Bruce Willis is known far and wide as an A-list actor, but few know that he struggled with a stutter for his first 20 years of life.
His first big on-screen role was as David Addison in the television show Moonlighting. After his debut, the actor would occasionally discuss his past issues with stuttering in interviews.
A book published in 1997 called Bruce Willis: The Unauthorized Biography, written by British author John Parker, divulges information on Willis’s speech impediment.
“I could hardly talk. It took me three minutes to complete a sentence. It was crushing for anyone who wanted to express themselves, who wanted to be heard and couldn’t. It was frightening. Yet, when I became another character in a play, I lost the stutter. It was phenomenal,” Parker quoted.
According to a 2001 biography, Bruce Willis: Overcoming Adversity, written by Sandy Asirvatham, Willis admitted that he was reluctant to discuss his childhood in interviews because of his stutter.
In high school, Willis became the class joker to try and fit in. He had to establish himself with his peers. Unable to do so with his words, he did so with his actions.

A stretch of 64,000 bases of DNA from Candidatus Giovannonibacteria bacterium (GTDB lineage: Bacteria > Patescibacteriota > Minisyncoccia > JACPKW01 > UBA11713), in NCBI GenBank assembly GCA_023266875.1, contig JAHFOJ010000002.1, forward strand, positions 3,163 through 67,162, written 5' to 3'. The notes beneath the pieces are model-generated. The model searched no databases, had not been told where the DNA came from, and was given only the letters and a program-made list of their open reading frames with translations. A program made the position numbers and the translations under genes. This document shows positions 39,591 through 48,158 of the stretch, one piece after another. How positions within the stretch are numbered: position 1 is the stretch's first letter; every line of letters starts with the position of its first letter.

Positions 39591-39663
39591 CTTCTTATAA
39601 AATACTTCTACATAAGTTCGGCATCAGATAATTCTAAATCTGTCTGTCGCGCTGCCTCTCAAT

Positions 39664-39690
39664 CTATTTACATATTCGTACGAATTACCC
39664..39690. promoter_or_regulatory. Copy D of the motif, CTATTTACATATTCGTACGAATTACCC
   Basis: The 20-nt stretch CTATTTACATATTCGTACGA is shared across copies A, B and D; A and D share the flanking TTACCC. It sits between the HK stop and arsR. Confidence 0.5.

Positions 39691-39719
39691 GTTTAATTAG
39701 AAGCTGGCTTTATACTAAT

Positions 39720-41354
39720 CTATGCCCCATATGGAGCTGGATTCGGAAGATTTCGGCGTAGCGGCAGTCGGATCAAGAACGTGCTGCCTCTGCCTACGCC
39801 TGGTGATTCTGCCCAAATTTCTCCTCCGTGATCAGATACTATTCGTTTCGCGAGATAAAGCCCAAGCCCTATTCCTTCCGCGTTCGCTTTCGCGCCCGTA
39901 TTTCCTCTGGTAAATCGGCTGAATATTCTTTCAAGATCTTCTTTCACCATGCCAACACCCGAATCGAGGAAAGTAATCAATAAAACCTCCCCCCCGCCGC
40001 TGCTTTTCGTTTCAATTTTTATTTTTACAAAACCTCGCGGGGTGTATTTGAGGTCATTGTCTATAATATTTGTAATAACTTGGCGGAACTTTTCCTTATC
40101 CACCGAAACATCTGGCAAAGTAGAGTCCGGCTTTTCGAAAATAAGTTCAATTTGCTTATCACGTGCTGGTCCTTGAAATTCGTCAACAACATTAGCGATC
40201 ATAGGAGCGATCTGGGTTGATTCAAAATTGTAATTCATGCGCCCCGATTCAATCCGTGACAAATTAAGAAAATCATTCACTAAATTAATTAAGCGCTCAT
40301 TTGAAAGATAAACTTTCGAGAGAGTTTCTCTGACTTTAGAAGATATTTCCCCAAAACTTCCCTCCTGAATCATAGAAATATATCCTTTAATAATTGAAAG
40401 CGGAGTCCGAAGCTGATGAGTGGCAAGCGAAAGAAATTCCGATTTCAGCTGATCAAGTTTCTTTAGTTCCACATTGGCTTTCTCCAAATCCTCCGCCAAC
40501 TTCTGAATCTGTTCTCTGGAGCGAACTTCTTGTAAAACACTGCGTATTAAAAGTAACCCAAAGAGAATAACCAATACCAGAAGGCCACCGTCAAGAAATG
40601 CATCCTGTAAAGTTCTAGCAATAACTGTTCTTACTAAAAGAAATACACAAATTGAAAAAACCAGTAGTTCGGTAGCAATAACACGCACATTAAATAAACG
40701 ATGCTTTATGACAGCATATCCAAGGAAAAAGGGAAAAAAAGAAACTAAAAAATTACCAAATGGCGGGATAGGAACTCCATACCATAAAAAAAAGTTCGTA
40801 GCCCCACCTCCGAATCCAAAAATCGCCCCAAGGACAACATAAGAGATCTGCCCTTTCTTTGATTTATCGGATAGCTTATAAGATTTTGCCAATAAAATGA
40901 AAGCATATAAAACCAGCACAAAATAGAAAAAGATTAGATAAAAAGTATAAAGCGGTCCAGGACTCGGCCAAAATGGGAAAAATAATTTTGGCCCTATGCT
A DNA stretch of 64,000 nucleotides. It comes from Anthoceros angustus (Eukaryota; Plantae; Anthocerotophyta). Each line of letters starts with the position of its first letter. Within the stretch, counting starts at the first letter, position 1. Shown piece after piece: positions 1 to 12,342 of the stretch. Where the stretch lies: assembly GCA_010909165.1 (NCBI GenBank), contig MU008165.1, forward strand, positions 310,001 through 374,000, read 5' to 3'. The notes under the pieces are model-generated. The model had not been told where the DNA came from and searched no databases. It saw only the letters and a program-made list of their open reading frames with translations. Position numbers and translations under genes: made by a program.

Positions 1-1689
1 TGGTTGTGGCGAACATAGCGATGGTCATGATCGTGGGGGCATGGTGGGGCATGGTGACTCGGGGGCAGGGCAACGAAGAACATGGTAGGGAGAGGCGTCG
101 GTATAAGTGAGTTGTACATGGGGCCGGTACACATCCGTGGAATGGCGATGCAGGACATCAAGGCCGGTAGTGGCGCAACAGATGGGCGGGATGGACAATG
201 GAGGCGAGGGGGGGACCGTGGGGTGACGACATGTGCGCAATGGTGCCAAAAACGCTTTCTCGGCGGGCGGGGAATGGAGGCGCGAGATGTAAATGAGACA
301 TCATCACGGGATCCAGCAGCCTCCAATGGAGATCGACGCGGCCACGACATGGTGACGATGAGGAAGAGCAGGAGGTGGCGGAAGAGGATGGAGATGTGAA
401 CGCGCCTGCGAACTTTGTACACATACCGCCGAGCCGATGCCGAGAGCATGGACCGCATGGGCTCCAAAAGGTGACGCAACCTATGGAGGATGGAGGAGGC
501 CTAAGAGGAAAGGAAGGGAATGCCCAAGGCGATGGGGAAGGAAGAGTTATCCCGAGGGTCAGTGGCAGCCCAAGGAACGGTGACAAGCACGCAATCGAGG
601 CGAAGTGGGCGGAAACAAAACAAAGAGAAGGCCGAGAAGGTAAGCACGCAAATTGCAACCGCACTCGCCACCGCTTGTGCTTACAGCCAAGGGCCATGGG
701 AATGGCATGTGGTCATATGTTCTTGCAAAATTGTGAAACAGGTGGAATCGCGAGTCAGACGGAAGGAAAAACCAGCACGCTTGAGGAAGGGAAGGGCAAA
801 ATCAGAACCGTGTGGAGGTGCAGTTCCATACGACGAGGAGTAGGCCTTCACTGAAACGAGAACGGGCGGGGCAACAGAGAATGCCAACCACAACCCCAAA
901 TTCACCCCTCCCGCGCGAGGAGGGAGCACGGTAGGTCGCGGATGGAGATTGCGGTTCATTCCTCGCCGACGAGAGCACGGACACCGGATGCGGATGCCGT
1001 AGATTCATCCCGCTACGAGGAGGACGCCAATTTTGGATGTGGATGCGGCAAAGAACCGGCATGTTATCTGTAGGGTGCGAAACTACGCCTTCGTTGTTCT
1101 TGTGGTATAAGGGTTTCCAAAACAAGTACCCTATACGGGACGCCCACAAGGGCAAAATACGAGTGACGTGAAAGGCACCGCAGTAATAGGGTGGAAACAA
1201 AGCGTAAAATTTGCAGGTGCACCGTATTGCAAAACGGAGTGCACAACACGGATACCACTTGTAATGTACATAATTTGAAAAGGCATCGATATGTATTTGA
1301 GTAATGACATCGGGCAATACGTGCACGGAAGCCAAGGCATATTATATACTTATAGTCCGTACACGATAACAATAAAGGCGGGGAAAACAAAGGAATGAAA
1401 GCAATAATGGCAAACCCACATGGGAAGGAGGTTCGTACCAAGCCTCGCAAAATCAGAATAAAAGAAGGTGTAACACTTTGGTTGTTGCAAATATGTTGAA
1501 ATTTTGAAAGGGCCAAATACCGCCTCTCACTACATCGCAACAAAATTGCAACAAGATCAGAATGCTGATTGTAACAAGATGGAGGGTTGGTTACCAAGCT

Willis was able to make kids laugh, and discovered that when he was in front of an audience, he could overcome his disability.
“A big part of my sense of humor came out of my stuttering, in trying to overcome that and have some dignity. I said, ‘yes, I stutter, but I can make you laugh,’” Willis said in a past interview.
After graduating high school, Willis saved up enough money to enroll at Montclair State College in New Jersey. Drama professor Jerry Rockwood was impressed by Willis and encouraged him to see a speech therapist.
Even now, Willis’ openness about his experience with stuttering is inspirational to others who have a speech disability. He is living proof that those who struggle with their speech can still do anything they set their mind to – even if that’s to become Hollywood royalty!